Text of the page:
I love love love freshly picked carrots. They are easy to grow in the ground by sowing the seeds in a very shallow row about 1/4 inch deep, and they germinate quickly when you keep the seeds moist for a few days. I space my carrot rows about 12 inches apart and thin the plants as needed to about 2-4 inches apart. I try really hard to space them so I don’t waste any seeds, but they are so tiny!! Here again, I stagger the planting so I have carrots all summer, or until it gets too hot here in Southern Utah.
Carrots mature in about 60 days, or when the “crown” of the carrot shows up in the dirt. You can pick them earlier than 60 days if you desire. I like young thin sweet carrots.
Cilantro (aka Coriander)
Oh my gosh, my mouth is watering for fresh Cilantro. Here’s the deal with Cilantro, you have one harvest so be sure and stagger your plantings. In late winter we can plant Cilantro about 1/2 inch deep every 30 days so you have a continuous crop all summer. The seeds can germinate at 60 degrees, which is awesome for Southern Utah. Space the seeds about 8 inches apart and they will germinate in 10 days. I love seeing the little sprouts!
You can pick the leaves as soon as you see the plants are large enough to harvest. Please remember that some Cilantro will grow to be about 2 feet tall. Once it goes to seed, replant after harvesting the leaves. You can harvest the entire plant. I like to break off or cut the leaves as they grow. Once the weather gets too hot, the Cilantro will not do well.
I decided to plant seeds this year directly into the ground rather than transplanting some seedlings. The weather is pretty good right now so I planted the seeds 1/2 inch deep and 24 inches apart. They will germinate in about 7-21 days depending on the weather. We need the temperatures to be 75-85 degrees.
One plant per square foot works really well. Here again, I buy bush cucumber bushes because they are easier to handle in my raised beds. This is crazy, but cucumbers can double in size in just one day. Pick daily when you see they are ready to eat. They get bitter when they become too large and pithy. One plant will typically produce 10-20 cucumbers each, depending on the kind you buy.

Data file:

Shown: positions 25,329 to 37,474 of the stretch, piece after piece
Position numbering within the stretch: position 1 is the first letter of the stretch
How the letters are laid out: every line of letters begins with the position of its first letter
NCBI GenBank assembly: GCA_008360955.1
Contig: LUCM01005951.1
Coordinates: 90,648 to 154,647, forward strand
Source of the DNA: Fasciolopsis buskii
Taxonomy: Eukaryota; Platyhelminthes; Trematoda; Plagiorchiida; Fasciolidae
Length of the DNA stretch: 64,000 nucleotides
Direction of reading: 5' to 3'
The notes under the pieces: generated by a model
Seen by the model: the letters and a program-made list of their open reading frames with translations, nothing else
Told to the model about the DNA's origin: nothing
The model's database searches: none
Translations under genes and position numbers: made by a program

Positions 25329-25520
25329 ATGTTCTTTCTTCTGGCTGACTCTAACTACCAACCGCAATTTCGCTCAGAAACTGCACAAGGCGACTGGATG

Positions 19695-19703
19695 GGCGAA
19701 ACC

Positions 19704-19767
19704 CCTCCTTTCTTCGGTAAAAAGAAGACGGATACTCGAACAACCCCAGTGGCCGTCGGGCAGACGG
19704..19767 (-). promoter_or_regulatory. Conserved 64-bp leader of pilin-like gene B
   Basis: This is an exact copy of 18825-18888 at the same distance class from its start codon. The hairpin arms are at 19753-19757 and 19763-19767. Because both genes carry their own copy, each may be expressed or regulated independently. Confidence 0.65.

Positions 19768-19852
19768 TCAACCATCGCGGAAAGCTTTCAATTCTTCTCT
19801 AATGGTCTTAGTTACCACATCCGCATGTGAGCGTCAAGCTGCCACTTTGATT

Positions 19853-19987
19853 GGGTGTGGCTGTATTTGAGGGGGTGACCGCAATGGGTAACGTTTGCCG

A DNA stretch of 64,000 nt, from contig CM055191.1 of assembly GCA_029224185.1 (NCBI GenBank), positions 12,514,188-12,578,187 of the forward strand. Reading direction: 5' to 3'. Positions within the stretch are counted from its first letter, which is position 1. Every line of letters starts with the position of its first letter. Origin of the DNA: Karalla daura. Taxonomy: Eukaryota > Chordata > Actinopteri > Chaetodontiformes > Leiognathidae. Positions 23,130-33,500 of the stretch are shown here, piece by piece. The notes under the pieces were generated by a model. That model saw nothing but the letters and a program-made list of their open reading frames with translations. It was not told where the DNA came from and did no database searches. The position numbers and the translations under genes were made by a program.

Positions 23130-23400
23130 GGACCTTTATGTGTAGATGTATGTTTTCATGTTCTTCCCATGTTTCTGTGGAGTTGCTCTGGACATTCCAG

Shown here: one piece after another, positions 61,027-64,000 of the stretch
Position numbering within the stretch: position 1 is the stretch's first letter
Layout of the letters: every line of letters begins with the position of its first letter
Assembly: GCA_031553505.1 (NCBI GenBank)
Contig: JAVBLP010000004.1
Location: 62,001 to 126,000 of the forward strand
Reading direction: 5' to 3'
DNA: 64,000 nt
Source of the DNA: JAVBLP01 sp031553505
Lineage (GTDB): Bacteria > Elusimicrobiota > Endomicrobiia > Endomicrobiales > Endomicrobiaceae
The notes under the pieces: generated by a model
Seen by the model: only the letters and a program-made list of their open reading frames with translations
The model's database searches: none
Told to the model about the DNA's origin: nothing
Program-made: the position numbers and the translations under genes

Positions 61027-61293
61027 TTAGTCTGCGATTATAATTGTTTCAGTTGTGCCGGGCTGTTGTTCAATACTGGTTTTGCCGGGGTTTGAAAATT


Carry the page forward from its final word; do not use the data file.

I plant my lettuce seeds about 1/4 inch deep, and I’m here to tell you it’s hard because they are so tiny, and I mean tiny. The seeds will germinate in about 7-14 days if the temperatures are 40-80 degrees. Here again, stagger the plantings so you will have never ending lettuce. Cut the leaves and most will grow back. Make rows about 12-18 inches apart. Clip the lettuce leaves before they get too large and become bitter.
Lettuce does poorly in hot weather so enjoy it while you can when the weather is cooler. If you plant the “heads” closer they will be smaller but are great for small families.
I buy so much spinach throughout the year and freeze it whenever I can for my breakfast smoothies. So when I can plant some seeds, I love it! I plant the spinach leaves about 1/4 inch deep and they are very tiny as well. Spinach is a cool weather vegetable. Space the plants about 3-8 inches apart and thin the seedlings when they start to sprout. The seeds will germinate in a range of 50-85 degrees. Keep the seeds in the rows moist and fertilize with a high-nitrogen product.
Spinach will not grow back like lettuce, so keep that in mind. Stagger your plantings so you will have continuous harvests.
Let me know what you plant in March, I would love to hear from you. Here’s to being self-reliant. May God bless you and your family to grow a huge harvest!
Garden with water can: AdobeStock_64327107 by Coco